Thankfully the gardener, Christ, doesn’t see the tree the same way the owner does. Where the owner sees something worthless, the gardener sees the tree, sees us, with love. And because the gardener looks at the tree with love, he can see beyond what the is right then. He is not limited in his imagination like I am. He can see the tree’s potential, if only the tree receives the love it needs. The gardener knows that, with his love and help, the tree could blossom and bear rich fruit.
That is Jesus looking at us.
All the tree needs, all we need, is a little manure.
Now, I have to say that I have been wrestling all week with the temptation to go into a string of manure jokes right here. There is rich comic possibility. But because I am preaching right in front of the altar to people who have gathered in the name of Christ, because Christ is here with us who have gathered in his name, I am going to resist that temptation as best I can.
Instead, I am going to make a serious point about the manure. The gardener sees this worthless tree, and he adds a lot of waste product, and what he knows is that the worthless tree, fertilized by all that waste, will bloom into what God created it to be. Where the world sees worthlessness, where the world sees waste, God see potential, God sees the raw material for great things.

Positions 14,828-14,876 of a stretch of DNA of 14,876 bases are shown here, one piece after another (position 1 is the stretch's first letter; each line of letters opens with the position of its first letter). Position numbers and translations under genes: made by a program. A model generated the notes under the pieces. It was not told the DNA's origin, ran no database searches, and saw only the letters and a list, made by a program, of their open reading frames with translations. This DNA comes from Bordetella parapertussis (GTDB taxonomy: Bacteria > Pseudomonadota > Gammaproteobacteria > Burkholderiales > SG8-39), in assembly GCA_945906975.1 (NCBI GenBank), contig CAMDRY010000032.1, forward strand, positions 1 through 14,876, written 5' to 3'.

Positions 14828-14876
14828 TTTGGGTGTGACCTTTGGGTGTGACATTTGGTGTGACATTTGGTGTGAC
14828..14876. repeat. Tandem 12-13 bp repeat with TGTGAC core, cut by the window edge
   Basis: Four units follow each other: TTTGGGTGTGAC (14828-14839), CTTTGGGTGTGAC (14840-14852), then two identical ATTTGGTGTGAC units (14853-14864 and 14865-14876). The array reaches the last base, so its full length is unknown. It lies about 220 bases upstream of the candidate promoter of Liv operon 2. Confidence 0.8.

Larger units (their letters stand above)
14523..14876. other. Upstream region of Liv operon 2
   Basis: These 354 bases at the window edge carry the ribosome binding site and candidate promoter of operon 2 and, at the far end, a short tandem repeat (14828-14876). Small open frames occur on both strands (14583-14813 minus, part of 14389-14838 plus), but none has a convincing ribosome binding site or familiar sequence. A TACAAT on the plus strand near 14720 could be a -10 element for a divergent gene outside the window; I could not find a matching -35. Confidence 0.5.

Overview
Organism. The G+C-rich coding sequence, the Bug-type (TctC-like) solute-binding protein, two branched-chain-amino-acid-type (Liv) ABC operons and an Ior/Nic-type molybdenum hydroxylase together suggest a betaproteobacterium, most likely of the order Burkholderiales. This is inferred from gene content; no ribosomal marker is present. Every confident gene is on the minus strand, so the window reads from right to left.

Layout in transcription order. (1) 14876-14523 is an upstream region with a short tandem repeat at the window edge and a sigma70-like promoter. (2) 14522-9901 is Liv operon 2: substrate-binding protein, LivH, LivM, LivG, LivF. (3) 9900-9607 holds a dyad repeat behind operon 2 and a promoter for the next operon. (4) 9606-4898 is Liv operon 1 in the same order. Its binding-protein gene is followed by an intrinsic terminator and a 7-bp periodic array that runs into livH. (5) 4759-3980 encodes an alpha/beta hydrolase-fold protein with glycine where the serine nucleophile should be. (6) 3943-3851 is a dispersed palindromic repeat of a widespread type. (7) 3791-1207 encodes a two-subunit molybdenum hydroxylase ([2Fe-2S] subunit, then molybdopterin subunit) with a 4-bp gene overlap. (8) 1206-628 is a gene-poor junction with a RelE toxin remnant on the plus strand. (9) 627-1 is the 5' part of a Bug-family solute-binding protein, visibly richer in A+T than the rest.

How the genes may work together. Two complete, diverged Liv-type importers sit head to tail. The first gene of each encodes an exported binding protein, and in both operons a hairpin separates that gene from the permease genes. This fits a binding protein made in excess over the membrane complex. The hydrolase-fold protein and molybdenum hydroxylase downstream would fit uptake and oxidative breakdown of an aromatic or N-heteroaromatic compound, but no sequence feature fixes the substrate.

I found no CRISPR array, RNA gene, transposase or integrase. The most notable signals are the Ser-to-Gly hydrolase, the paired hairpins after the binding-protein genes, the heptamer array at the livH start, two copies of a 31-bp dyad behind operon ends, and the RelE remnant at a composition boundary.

I am that worthless tree. And manure happens. And some of that manure is painful experiences in the world. And some of that manure is the blessings with which Christ surrounds me.
And over time, with Christ’s nurturing help, we are growing into the potential that Christ sees in us even now. The light of God’s love shines in us a little more brightly. Ultimately, though not until after we die and enter the nearer presence of God, we will grow into the full stature of Christ. Looking at us now, Jesus sees all of that potential. And so, Jesus never gives up on us, no matter what the world might see in us.
That’s good news. But we can keep going. What about Fig Tree Parable 2: The Sequel? What happens next?
(This is not in the Bible. This is me, extending the parable.)
The next year, the owner of the vineyard comes back. He sees that the fig tree—remember, we are the fig tree—he sees that the fig tree has produced a few figs. It’s not an impressive crop, and he grumbles about it. But he has to acknowledge that the gardener is making it work.
Over the next several years, the fig tree keeps growing, and keeps producing. People enjoy the plentiful harvests because a tree that has been blessed by God becomes a blessing for everyone around it.
And, over time, some of the tree’s figs fall to the ground, where they become seeds for new fig trees, baby fig trees that may not look like much for a long time. But as long as the gardener is there, working away, adding manure as needed, they too will grow, and they too will produce.
That is our calling as Christian people. We who have been blessed with God’s continuing grace and love even when we didn’t have anything to show for it, we are called to be a blessing for others. We are called to love others. We are called to see people who might look worthless as rich with potential. We who have received a little manure now need to be manure for others. (I couldn’t resist.)
But my point is serious. I invite you to take some time this week to reflect on the ways that God has been at work in your lives. And I invite you to extend God’s love to someone in your life who might seem undeserving. In Christ’s name. Amen.
Rev. Dr. Harvey Hill
Third Order Franciscan